You might have heard a bit about magnesium and its range of health benefits. But how does magnesium really help with sleep, and how should you use it? Here is a comprehensive guide to using magnesium for sleep.
What is magnesium?
Magnesium (Mg) is the fourth most abundant element in the earth and the eleventh most abundant mineral in the human body. So as a natural mineral, magnesium is kind of a big deal. Humans get their magnesium from foods, such as legumes, nuts, cereals, seeds, meat and leafy green vegetables. Yet, magnesium deficiency is a common problem. It has been estimated that up to 80% of the population is low in magnesium, usually caused by inadequate dietary intake. Symptoms of magnesium deficiency range from fatigue, weakness and nausea to cramps, numbness, and even abnormal heart rhythms.
What does magnesium do?
Magnesium is fundamental to our cells and body organs. Magnesium is involved in bone, muscle and DNA production and contributes to the functioning of enzymes, nerves, the circulatory system and the brain, just to name a few. It’s safe to say that the human body cannot function without magnesium. Magnesium has also been reported to help with excessive stress, mood disorders, chronic pain, skin conditions and insomnia.
Magnesium for sleep
Sleep Doctor, Michael J. Breus, claims that “few dietary elements have more influence over the body than magnesium.” People with low magnesium levels can experience restless sleep and frequent waking.
Magnesium relieves muscle tension and has many relaxing properties that help the body and brain relax. Magnesium activates the parasympathetic nervous system, which calms the body and mind. It also regulates melatonin, which is known as the sleep hormone, because it controls your internal body clock. Magnesium also supports deep, restorative sleep by maintaining healthy levels of GABA. GABA is a neurotransmitter that helps quieten down nerve activity and is often found in sleep medication. As well as helping you to drift off initially, using magnesium helps achieve deep and restful sleep.
Magnesium can also relieve people who suffer from other health problems that can cause insomnia, such as restless-leg syndrome, depression and anxiety.
How to use magnesium for sleep
- ORAL MAGNESIUM SUPPLEMENTS can be taken in the form of a tablet, capsule, liquid or powder. These can be found at pharmacies or health food stores and can come with added vitamins and minerals.
- MAGNESIUM OIL is a great way to apply magnesium topically and comes in a convenient spray bottle. The word ‘oil’ is misleading as the magnesium is usually dissolved in water. The spray does not feel oily and will not leave a residue. It is believed that transdermal (through the skin) absorption of magnesium is faster and more effective than oral methods. It can be used on any area of the body. Try it on areas where you are experiencing tension or pain. Half an hour before bed, rub it onto your feet and the backs of your knees for a tranquil sleep. Sometimes a slight stinging can occur, especially on broken skin, but this is nothing to worry about and can actually be a sign of magnesium deficiency.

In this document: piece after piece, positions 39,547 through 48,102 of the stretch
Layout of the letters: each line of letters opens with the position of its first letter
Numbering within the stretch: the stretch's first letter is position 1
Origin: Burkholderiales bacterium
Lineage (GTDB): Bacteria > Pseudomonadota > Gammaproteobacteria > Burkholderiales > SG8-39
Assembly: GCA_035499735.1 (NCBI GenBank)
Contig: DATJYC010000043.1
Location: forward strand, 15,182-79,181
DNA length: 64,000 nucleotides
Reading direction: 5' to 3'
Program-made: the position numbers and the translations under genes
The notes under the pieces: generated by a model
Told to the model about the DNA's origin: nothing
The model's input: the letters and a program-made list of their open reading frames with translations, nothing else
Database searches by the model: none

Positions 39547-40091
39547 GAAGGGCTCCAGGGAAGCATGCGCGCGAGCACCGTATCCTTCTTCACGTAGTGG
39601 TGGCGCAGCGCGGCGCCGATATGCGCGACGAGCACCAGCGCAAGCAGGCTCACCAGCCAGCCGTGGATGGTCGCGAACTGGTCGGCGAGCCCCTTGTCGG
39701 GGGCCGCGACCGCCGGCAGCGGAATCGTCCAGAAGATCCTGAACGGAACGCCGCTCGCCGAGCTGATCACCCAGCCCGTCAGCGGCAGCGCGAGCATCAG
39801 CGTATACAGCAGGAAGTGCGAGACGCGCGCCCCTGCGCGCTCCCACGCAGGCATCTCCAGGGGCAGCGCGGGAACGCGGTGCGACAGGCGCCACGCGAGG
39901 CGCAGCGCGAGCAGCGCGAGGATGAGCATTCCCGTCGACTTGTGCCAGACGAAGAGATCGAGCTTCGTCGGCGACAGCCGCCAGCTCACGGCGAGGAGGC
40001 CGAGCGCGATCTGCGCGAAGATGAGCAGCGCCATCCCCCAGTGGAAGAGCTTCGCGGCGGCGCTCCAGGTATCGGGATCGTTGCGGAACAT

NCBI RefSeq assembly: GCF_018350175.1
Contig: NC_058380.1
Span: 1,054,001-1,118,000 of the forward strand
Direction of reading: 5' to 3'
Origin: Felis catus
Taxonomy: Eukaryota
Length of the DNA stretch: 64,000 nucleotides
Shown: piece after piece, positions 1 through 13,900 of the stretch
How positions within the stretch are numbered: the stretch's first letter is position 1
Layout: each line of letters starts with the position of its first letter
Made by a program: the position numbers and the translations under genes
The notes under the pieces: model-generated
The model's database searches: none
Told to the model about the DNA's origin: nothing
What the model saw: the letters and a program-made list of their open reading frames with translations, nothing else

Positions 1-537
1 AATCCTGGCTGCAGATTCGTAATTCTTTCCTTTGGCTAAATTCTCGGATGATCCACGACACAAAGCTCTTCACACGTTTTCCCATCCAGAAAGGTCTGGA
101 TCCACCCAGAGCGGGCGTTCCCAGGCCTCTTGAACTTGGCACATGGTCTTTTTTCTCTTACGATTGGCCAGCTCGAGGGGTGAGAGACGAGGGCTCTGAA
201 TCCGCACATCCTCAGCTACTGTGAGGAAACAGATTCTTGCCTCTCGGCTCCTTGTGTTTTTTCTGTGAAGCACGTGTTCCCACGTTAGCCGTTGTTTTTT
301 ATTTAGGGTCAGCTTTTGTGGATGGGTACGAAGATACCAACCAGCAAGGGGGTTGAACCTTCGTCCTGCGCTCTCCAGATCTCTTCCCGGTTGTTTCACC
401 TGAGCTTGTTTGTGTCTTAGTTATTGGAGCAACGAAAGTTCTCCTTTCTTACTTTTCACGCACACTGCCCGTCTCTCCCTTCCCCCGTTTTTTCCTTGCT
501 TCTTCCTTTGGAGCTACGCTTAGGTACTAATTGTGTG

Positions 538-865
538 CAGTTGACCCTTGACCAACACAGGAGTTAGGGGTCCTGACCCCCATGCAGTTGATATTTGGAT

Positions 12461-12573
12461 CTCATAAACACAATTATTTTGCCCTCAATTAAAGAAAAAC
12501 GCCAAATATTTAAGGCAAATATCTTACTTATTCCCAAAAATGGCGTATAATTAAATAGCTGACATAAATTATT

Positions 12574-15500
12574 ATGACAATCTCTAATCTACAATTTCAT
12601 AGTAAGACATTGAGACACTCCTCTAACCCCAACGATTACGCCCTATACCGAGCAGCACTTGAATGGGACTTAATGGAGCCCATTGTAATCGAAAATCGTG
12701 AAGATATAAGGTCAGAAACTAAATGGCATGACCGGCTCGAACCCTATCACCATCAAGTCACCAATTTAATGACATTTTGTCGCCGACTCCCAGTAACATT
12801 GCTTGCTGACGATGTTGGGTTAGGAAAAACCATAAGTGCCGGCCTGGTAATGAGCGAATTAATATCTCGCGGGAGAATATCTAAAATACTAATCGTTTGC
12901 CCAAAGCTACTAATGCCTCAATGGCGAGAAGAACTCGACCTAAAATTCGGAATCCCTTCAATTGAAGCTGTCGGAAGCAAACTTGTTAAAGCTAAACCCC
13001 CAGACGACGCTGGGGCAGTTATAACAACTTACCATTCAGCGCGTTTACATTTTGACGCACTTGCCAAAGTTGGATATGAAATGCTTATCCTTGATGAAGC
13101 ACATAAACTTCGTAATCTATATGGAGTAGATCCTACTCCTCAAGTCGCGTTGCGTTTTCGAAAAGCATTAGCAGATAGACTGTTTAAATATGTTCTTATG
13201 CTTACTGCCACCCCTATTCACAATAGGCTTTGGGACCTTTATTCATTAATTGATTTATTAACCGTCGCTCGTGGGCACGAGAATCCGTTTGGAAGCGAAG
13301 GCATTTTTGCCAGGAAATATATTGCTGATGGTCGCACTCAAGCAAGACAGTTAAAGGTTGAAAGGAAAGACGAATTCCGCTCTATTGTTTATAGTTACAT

- MOISTURISERS WITH MAGNESIUM are another effective transdermal method of topping up your magnesium levels. If the thought that adding another task to your daily routine is all just too much, magnesium cream could be the answer – moisturising and applying magnesium at the same time. Which creams you like will depend on personal preference, so have a read of the ingredients first. In general, creams and balms will not be as high in magnesium as the magnesium oil sprays.
- ROLL-ON MAGNESIUM is another popular way to apply magnesium. As with the sprays and creams, choice of roll-ons really comes down to personal preference. Roll-ons are handy to take travelling or to pop in your handbag due to their size. They usually have similar magnesium levels to the sprays and should be applied similarly to areas with pain or tension. Unlike the sprays, a roll-on should not be shared with other people.
- BATH SALTS are fantastic for soaking all that lovely magnesium into your body. But not all bath salts are created equal. Look at the ingredients of your bath salts to know what you are getting. Magnesium salts (Magnesium Chloride) usually come from seawater and are high in magnesium. Dead sea salt is a common ingredient as it is very high in magnesium, potassium, calcium chloride, sodium and bromide. Traditional Epsom salts (Magnesium Sulfate) are also high in magnesium and great in a relaxing bath. They also have added health benefits from the sulphate. However, sulphur can irritate some people’s skin, so do a patch test first.
- OTHER BODY PRODUCTS can come with added magnesium so if you are serious about your magnesium you might want to try body scrub, deodorant, body wash, hair product, self-tanner or bubble bath with magnesium.
Magnesium sleep aids for kids
Magnesium is beneficial for children as well as adults. Magnesium assists with physical growth and mental development, as well as helping with behaviour problems and poor sleep. Always read the label of your magnesium product to see if it suits your child’s age. Some will suggest a diluted version for younger children. There are also magnesium products formulated specifically for children and babies. Always remember to do a patch test first.
Please note: This article is not to be used as medical advice. Always speak to a medical professional before taking supplements to ensure they are right for you. This post may contain affiliate links.